GLBenchmark specifically focuses on the graphics performance of the graphics core in a given mobile test device. This benchmark measures OpenGL graphics performance across a number of rendering workloads. "The benchmark contains high-level 3D animations and low-level graphic measurements. GLBenchmark Egypt HD is the upgraded version of the old Egypt 2.1 test: it is more complex, uses more and higher resolution textures and is optimized for 1080p."
It's another impressive showing for the A6 SoC in the iPhone 5. Here the A6 clearly demonstrates a massive fillrate advantage, a traditional strong suit for Apple since the iPhone 4S. The Egypt HD Offscreen test shows the A6's graphics engine offering over two times the frame rate of some of the fastest competitive Android smartphones on the market, in this test.
Make no mistake: the iPhone 5 is no marginal improvement over the iPhone 4S in terms of raw speed. It more than doubles the speed in practically every test we threw at it, and it will surely show off its muscle as more and more apps are built to take advantage of the extra oomph provided by the A6 and its healthier allotment of 1GB of system RAM. Beyond elegant functional and mechanical design, the new Apple A6 processor clearly demonstrates Apple's design prowess when it comes to base silicon technologies as well.
|Summary and Conclusion|
|The iPhone 5 is the best iPhone ever. If you're working with an earlier iPhone, and you're eligible for a contract upgrade, don't hesitate to grab an iPhone 5 if you plan to stick with Apple. The iPhone 5 is everything the iPhone 4S was, but better. The iPhone 5 has a higher resolution screen, LTE, and a lighter, thinner frame with better battery life. It also come close to or doubles the performance of the iPhone 4S in virtually every benchmark we threw at it. If you're already an iOS fan, you'll likely love the iPhone 5.
But here's the question for everyone else: is the new iPhone 5 a serious rival to smartphones like Nokia's upcoming Lumia 920, the Samsung Galaxy S III, or HTC's newest line-up of Windows Phone and Android handsets? The answer to that question depends on which platform you want to align yourself with.
Smartphones wars are not solely about specifications and features. The fact of the matter is that Apple's iPhone 5 is fast. Perceptually, it runs iOS 6 as fast as the Galaxy S III runs Android and the Lumia 920 will likely run Windows Phone 8. Speed isn't the only factor to consider though. Smartphone users must also consider the entire ecosystem. If you're enamored by things like Google Wallet, Android's high degree of tweakability or Microsoft's WP8 interface, there's nothing the iPhone 5 adds to the equation that'll sway you, other than a wider assortment of apps perhaps.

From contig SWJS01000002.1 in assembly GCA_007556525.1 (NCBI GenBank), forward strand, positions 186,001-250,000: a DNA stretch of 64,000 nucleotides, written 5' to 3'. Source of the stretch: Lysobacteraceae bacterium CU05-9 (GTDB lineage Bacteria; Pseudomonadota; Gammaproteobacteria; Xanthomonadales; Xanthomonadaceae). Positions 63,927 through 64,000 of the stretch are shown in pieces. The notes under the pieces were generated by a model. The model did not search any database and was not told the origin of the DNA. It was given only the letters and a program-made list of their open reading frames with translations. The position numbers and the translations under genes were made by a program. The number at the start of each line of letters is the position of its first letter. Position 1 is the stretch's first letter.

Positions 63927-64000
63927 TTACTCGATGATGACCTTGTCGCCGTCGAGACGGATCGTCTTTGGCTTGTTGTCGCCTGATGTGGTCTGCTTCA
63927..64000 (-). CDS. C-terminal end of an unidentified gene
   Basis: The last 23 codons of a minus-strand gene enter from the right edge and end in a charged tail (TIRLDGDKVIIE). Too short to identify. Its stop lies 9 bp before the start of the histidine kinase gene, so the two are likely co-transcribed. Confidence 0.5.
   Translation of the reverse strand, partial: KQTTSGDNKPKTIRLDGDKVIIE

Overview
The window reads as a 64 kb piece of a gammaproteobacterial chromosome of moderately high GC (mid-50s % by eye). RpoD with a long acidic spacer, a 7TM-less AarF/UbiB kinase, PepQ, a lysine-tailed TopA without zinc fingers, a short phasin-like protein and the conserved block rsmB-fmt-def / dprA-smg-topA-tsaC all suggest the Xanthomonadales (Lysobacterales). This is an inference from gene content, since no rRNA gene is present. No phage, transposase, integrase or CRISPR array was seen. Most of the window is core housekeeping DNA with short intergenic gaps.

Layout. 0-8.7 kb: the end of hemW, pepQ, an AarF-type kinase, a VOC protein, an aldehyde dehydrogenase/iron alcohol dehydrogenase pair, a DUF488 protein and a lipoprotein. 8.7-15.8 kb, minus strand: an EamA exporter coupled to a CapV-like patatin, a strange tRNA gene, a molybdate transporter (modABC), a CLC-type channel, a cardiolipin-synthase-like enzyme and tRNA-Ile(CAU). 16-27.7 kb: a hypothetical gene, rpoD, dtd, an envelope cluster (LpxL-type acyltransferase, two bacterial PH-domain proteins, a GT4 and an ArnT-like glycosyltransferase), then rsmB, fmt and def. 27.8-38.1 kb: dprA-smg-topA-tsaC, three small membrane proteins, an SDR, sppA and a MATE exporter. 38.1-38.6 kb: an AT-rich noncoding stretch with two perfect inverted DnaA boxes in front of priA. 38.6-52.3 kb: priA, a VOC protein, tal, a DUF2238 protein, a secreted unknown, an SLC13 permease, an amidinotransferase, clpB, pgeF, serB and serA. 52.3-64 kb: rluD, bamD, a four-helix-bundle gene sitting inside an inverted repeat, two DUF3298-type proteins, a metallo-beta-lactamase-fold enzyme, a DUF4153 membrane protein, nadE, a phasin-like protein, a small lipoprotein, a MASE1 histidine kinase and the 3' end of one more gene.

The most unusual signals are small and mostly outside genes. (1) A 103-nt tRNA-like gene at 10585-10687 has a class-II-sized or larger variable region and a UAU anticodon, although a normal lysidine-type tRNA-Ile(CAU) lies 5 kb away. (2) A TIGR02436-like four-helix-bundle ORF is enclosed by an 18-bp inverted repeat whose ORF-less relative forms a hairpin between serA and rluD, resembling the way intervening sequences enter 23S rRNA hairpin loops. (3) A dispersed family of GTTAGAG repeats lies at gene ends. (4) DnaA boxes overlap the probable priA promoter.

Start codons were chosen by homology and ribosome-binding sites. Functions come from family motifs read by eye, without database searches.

Its 4" display, LTE radio and availability on three of the major U.S. carriers is nothing new or revolutionary. Android and Windows Phone handsets have had these features for months and months. In fact, the iPhone 5 is arguably on the lower-end of the spectrum as far as its specifications go. But the iPhone 5 really isn't about converting Android loyalists. If you're a fan of ICS or Jelly Bean, you have plenty of excellent handsets to choose from, including the Galaxy Nexus which is selling for a relatively cheap $399 off-contract. And of course, HTC and Nokia have an amazing slate of Windows Phone products planned for the holidays. It has never been a better time to shop in the booming smartphone market.
But, for those in the iOS arena, the iPhone 5 is a major upgrade in almost every way. You may recall analysts having a tough time deciding on whether the iPhone 4S was worth the update from the iPhone 4. But this decision is much easier. If you're on the iPhone 4, you will likely be impressed with the iPhone 5's snappy performance, larger screen and faster LTE cellular connection, so long as coverage is available in your area. If you're an existing iPhone 4S owner, and you aren't eligible for an update, you probably should wait. iOS 6 is available for the iPhone 4S, and it brings all of the bells and whistles save for the larger screen and LTE radio. Even the Panorama camera mode is there.
The best part of the iPhone 5 is a combination of not only the hardware, but also the software. Though the hardware side of the iPhone 5 excellent, it's the software that may sway you or turn you off. And if you're already into iOS (assuming you are, if you're a 4S owner), just keep your existing handset and download iOS 6. You can take the next opportunity for an upgrade promotion with your carrier of choice or you might even be happy you waited when the iPhone 5S lands next year (if that's what it's called). Regardless, no matter how you slice it, the iPhone 5 puts Apple on much better footing with the top smartphones in the market from any camp and its performance, build quality, fit and finish are second to none.